The cluster in Eighteenth-century British and Enlightenment Studies approaches the study of the period (1660-1850) in a variety of ways. The faculty brings together research interests and expertise from the fields of literature, cultural and intellectual history, languages, philosophy, theology, visual culture, and economics. The courses taught by faculty in this cluster reflect the rich textual materials and discursive contexts of the Enlightenment. They allow students to understand how modernity is shaped by the Enlightenment, and present different ways of exploring some of the foundational texts of modern and contemporary social formations, as well as important literary genres in prose and poetry. Recent graduate seminars have focused on the (Post) History of the Novel; Early Modern Materialism; Social Power and the Modern Subject; The Novel and Forms of Knowledge; Questions of the Global; Literature & Visual Art; Troubling Enlightenment; Chronologies and Exchanges; and Poetry and Critique.
Faculty members include:
Sarah Ellenzweig (the rise of the novel; history of philosophy; science and literature). Dr. Ellenzweig has recently published on materialism and the eighteenth-century novel, the Cartesian-Newtonian legacy, Milton and Epicureanism, and Spinoza and the Enlightenment.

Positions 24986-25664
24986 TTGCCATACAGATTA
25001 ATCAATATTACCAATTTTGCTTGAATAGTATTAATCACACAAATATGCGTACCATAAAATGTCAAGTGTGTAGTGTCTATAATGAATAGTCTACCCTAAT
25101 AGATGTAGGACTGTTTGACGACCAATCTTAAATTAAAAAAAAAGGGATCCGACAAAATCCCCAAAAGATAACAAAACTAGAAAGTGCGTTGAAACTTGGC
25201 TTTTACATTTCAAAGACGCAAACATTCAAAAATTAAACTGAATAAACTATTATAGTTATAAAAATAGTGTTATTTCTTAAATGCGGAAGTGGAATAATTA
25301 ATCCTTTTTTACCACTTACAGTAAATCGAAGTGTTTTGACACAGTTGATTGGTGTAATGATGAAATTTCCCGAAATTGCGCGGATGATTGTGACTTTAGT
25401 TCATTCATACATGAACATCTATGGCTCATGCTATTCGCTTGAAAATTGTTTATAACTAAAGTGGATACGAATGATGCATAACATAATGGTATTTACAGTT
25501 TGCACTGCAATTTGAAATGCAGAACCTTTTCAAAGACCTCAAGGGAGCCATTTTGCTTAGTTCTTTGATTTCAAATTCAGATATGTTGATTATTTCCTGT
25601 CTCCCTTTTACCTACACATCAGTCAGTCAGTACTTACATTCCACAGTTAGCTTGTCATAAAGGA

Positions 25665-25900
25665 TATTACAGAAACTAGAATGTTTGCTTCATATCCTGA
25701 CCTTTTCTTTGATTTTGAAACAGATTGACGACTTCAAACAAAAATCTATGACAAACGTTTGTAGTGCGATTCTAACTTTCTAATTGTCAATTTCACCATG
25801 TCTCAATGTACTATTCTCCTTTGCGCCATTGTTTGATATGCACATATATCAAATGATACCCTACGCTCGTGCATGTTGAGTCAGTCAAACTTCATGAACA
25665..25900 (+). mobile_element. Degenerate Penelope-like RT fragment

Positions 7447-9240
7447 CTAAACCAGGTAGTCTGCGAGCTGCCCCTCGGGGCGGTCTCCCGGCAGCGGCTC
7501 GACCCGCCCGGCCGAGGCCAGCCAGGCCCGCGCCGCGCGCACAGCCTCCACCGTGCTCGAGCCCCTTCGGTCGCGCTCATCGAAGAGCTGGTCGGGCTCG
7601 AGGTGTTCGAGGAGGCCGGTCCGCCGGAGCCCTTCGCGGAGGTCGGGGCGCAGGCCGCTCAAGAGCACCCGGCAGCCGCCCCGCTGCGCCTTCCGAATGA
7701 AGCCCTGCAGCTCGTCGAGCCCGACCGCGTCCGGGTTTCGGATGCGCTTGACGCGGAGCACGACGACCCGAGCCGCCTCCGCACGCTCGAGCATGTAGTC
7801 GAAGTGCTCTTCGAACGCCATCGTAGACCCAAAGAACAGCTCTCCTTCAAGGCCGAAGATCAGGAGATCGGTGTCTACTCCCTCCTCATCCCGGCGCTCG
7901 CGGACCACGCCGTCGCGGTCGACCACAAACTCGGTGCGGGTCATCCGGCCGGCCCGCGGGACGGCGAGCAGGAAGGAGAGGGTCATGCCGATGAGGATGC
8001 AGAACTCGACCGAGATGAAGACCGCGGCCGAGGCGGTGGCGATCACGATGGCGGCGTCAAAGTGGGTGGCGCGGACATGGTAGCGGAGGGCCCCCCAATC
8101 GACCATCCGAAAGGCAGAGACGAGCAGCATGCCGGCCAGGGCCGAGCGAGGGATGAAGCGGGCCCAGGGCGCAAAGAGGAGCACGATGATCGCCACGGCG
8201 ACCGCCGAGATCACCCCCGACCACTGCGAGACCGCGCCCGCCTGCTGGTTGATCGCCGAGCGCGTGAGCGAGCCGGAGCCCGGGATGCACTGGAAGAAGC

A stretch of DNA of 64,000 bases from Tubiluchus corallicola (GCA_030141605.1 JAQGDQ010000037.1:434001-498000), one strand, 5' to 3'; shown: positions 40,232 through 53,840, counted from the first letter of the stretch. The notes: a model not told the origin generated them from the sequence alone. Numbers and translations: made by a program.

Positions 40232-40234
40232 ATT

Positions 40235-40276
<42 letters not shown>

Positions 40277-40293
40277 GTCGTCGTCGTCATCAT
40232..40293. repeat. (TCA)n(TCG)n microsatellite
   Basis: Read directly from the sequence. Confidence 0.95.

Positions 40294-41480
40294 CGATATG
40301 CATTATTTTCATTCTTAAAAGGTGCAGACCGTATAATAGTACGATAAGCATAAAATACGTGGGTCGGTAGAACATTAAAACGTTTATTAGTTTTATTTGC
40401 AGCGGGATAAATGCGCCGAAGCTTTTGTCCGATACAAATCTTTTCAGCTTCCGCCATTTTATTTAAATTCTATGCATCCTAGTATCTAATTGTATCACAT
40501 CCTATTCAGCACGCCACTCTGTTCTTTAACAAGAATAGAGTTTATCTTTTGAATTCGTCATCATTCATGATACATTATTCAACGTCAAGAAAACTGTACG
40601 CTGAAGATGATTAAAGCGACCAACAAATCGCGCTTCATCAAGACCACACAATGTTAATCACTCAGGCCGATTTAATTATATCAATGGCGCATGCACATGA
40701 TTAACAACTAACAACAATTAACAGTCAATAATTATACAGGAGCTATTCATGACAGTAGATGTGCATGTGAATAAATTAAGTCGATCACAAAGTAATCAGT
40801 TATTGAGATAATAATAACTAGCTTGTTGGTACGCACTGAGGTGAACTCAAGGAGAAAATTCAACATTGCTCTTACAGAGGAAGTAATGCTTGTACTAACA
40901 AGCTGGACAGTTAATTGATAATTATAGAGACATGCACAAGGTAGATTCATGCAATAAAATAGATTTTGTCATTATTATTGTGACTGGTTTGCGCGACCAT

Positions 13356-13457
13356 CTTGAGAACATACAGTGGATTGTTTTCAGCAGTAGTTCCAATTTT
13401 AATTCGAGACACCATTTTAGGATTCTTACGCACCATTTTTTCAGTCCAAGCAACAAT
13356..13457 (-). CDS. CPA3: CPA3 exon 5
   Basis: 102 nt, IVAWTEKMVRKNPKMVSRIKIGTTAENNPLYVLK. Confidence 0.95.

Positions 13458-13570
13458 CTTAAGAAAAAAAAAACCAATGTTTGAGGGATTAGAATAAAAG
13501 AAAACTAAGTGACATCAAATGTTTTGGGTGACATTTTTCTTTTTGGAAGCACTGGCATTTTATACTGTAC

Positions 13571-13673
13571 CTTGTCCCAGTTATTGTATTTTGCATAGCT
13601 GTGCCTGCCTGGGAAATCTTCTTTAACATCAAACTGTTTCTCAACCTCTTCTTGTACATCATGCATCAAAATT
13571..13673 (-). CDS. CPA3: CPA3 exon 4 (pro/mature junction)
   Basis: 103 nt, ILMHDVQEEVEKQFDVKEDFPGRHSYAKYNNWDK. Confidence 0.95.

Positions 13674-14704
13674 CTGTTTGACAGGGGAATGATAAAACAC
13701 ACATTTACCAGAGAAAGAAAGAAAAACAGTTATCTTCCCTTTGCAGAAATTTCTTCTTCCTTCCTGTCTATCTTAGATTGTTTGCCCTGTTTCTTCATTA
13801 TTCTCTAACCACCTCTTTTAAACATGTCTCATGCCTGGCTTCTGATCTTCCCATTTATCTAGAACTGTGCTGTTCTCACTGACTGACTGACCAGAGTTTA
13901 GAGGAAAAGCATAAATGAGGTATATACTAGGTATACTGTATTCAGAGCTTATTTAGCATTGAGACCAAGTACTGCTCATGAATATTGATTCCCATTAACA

Betty Joseph (the novel, political economy and political philosophy; histories of capitalism and colonialism. Dr. Joseph has recently published on Daniel Defoe, Enlightenment Orientalism, rogues in literature, political allegories and eighteenth-century capitalism.
Alexander Regier (philosophy and poetics; visual culture; theories of language). Dr. Regier has recently published on Anglo-German Enlightenment, the Moravians, Georg Hamann, Wordsworth, and Blake.
Our students have given papers and organized panels at numerous conferences, including ASECS, NASSR, and the Society for Literature, Science, and the Arts’ annual conference. Students have also been selected to participate in the Rice Seminars (through Rice’s Humanities Research Center), and have been active as Fellows in Rice’s interdisciplinary Center for Energy and Environmental Research in the Human Sciences (CENHS). Students have written dissertations on topics like the Romantic reinvention of China; Pastoral Power in the Eighteenth Century; Silence and Sentiment and the Romantic Novel; and Reason and Feminism in the Eighteenth Century. Recent students are now teaching at Baylor and San Jose State University.